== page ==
Production Performance of Young Pigs in Varying Ambient Temperature and Cold Stress Response and Management: A Review
Younger pigs tend to be more sensitive to environmental stresses such as changes in temperature (cold stress) because of the failure of their body to thermo regulate properly. The weaning process is one of the most stressful events in the pig’s life that can contribute to reduced pig growth, feed intake, and feed conversion efficiency. The review paper describes how temperature can impact subsequent production efficiencies such as average daily gain (ADG) and gain/feed (G/F) ratio as well as discuss cold stress adaptation, survival, and management methods in young pigs. The researchers also incorporate gathered swine experiment data and were classified according into two body weight stage: 0 to 10 kg and 10 to 20 kg BW. Extracted data of ADG (kg/day) and Gain/Feed ratio (kg/kg) were analyzed in response to ambient temperature. During the weaning stage, pig’s digestive system was still developing and adjusting to the feed ration thus lower ADG was to be expected especially to the lower weight range pigs. Low feeding level elevates the newly-weaned pig’s thermal requirements. In extreme cold temperatures, piglets survive by physical, physiological, and behavioral adaptation techniques until they regain thermo stability as they mature. Alternative methods like heating sow diet manipulation, and providing oxygen has been used to relieve cold stress. Nevertheless, high ambient temperature within the weaning pig’s thermo neutral zone produces better ADG and G/F ratio in younger pigs. Understanding the basic concept of interaction between the animal and ambient temperature as well as the animal’s adapting mechanism in times of stress can be a basis to further enhance swine productivity and modern cold stress alleviating strategies.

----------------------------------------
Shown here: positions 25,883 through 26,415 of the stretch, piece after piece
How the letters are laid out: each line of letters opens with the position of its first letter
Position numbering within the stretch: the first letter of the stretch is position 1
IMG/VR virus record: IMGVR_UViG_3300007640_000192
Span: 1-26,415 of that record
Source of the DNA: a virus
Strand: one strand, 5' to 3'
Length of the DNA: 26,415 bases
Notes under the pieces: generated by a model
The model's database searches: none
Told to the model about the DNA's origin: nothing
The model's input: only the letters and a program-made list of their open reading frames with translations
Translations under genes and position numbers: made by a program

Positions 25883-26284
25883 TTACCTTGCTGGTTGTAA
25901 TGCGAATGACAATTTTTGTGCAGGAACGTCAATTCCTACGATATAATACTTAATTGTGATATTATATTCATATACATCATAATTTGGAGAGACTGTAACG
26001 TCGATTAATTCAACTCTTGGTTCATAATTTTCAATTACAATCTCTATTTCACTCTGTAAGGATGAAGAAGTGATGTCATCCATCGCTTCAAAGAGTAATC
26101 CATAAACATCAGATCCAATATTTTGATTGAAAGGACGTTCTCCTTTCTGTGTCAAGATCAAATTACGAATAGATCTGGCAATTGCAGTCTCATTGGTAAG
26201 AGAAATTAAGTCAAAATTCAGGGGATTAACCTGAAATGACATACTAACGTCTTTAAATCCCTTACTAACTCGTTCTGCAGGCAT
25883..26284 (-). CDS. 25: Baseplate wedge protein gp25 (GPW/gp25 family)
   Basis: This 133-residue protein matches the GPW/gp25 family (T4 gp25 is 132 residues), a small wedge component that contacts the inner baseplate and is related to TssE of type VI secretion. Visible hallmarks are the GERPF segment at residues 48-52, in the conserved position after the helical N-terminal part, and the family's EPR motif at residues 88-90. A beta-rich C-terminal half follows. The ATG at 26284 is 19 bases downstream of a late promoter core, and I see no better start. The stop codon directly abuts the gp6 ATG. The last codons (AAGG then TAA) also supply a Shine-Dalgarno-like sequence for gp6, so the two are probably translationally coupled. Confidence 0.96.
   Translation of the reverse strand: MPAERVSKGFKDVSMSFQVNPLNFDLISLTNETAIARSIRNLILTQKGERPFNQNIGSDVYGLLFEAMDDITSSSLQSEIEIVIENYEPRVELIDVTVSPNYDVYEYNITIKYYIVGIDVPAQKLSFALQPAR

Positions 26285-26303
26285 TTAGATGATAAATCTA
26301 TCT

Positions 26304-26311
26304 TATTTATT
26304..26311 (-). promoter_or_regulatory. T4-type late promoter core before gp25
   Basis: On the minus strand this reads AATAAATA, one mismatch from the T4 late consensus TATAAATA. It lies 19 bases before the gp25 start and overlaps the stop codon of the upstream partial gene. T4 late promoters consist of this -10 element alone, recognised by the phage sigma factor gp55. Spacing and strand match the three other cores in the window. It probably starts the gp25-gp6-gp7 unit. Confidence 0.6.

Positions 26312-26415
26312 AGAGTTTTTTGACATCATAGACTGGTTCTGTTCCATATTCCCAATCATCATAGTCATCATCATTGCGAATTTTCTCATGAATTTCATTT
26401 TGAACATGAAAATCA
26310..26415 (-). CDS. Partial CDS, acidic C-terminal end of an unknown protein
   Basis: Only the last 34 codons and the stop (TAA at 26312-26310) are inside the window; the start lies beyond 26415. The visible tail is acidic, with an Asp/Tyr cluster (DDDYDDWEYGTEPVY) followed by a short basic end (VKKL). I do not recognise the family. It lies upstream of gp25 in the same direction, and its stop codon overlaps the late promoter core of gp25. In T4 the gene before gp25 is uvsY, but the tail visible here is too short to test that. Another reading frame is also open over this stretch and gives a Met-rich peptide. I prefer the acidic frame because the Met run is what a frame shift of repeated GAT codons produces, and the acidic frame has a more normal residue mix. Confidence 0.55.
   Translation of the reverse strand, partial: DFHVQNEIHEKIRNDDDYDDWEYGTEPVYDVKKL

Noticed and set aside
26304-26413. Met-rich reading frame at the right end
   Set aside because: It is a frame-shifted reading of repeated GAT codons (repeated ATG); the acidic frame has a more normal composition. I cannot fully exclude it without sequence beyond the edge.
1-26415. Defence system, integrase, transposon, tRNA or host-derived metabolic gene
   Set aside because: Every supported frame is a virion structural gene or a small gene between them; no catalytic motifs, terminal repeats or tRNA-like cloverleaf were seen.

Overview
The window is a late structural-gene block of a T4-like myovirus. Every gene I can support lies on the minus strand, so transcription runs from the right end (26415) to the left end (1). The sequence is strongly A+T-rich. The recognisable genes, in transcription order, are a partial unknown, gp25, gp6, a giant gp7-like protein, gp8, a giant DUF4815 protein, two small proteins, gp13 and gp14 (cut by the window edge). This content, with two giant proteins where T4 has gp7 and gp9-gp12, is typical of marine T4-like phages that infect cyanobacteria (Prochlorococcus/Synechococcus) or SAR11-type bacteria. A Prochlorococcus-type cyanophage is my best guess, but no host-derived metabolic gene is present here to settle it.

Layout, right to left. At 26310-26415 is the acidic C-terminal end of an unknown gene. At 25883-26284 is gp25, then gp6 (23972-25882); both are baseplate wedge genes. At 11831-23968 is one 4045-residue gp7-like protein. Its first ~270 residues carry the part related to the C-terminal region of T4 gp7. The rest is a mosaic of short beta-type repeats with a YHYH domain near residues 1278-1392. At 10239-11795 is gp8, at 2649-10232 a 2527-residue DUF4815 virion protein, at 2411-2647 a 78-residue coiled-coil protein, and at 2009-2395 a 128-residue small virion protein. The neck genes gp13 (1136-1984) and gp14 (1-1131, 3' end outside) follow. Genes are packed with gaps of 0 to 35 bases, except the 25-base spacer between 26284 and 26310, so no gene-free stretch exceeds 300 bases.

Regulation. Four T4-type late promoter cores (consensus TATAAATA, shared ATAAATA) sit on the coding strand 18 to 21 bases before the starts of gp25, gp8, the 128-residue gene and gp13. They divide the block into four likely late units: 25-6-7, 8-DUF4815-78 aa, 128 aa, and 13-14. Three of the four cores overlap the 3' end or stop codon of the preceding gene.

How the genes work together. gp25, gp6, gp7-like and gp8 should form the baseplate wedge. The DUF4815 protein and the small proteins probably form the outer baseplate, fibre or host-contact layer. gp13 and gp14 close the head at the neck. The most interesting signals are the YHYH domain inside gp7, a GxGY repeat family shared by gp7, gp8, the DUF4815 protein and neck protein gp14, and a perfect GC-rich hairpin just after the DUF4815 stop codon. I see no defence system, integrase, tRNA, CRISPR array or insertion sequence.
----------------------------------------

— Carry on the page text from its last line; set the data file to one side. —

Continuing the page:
Jamila Fatima L. Saturno, Hong-Seok Mun, Gyeong-Il Kim, Dae-Hun Kim and Chul-Ju Yang